The Grand Island School District will share its transportation director with the Kenmore-Town of Tonawanda school system starting in July.
Grand Island Superintendent Robert Christmann made the announcement at Monday night's School Board meeting that the salary and benefits for Jack Burns will be shared 50-50 between the two districts, saving both of them money.
John O'Connor, Ken-Ton transportation director, is retiring.
Burns, who just received an award of excellence from the Western New York Educational Service Council, has been with Grand Island for nearly 30 years. He is the most senior of Western New York school districts' transportation supervisors.
Grand Island's transportation department has about a $2 million budget and some 80 employees who clock about 750,000 miles a year on its 68 buses. Christmann said details of the Burns' contract and work schedule are being worked out by both districts, whose boards must approve the contract.
A year ago, the Akron Central School District began sharing its transportation supervisor, John Wideman, with the Clarence Central District after the latter's transportation supervisor retired. Such collaborative arrangements are being considered by several area school districts as a way to trim costs in the face of dwindling state aid and restrictions of the state's new tax levy cap.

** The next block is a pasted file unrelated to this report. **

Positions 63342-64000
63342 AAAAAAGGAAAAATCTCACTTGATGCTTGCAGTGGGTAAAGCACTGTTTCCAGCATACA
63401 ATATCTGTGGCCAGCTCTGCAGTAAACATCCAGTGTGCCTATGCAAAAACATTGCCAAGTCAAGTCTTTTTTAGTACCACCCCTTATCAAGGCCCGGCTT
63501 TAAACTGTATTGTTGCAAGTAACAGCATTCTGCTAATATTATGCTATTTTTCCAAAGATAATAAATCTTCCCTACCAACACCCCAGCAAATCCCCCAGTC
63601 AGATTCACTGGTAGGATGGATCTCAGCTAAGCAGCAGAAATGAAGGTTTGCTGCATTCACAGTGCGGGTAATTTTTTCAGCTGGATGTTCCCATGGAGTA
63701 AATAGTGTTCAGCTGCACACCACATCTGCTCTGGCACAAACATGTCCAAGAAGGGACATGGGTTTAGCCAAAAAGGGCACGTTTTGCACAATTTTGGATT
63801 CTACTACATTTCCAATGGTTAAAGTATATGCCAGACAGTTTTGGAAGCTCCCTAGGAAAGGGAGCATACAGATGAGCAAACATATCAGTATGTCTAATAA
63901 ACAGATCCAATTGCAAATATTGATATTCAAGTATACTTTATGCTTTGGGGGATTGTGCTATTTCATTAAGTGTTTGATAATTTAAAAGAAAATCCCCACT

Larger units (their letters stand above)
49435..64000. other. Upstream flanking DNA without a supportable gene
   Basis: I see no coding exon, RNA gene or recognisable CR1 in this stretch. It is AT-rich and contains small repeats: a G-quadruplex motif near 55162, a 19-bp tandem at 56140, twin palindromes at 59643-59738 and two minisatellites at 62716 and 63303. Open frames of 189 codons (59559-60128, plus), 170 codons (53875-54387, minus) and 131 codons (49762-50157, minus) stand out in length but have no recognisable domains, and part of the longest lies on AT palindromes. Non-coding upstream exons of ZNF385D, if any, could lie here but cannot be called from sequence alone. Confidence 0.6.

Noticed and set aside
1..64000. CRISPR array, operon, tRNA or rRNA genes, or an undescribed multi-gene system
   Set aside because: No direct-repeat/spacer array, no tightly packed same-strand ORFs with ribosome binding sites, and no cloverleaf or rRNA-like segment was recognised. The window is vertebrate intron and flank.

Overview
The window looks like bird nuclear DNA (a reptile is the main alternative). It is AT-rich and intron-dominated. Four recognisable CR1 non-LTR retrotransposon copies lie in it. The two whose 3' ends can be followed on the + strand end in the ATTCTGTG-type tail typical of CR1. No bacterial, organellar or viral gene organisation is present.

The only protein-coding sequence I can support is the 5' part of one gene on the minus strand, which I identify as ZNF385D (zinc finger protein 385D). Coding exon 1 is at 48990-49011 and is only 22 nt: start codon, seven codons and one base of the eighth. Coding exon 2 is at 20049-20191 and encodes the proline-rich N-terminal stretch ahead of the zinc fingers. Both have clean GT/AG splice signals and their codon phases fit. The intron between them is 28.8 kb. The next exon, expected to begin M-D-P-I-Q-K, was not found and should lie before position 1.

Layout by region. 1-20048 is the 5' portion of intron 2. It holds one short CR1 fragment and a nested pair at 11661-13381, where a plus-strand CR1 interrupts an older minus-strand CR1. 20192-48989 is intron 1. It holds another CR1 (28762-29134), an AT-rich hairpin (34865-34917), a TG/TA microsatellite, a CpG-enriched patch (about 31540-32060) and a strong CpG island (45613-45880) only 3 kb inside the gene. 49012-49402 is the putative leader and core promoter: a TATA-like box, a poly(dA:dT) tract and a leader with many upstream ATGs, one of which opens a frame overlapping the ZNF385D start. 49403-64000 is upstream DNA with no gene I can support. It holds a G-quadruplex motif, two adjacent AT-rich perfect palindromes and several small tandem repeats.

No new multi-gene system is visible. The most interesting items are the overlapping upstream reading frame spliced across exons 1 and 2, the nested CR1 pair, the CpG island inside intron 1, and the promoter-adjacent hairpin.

In other business, Christmann said there was a retirement "unaccounted for" in the proposed 2012-13 budget, so he recommended restoring the half-time senior library clerk to full-time status and adding back 10 monitor hours. Those costs are estimated at about $60,000.
Christmann also announced that Assemblyman Sean Ryan, D-Buffalo, whose district includes Grand Island, secured a $75,000 grant that will be used to buy more equipment for the district's Lead the Way Pre-Engineering Program.
The superintendent said he would update the board in two weeks on the district's measures to enforce the student dress code. Christmann emphasized that all adult staff need to report violations to the main office.
Board member Joan Droit suggested that students who change into more appropriate attire be required to place their inappropriate clothing into a bag kept at the main office "so they can't change back" once they leave the office.
Board member Tak Nobumoto said, "A lot of students think it's a joke. We need to know how many are being reported and how many are being sent home [to change]."
Christmann also said the district needs to be careful about reporting students dressed inappropriately to their parents because "some leave their homes [dressed] as nuns and then hit the lavatory [at school] and leave as non-nuns."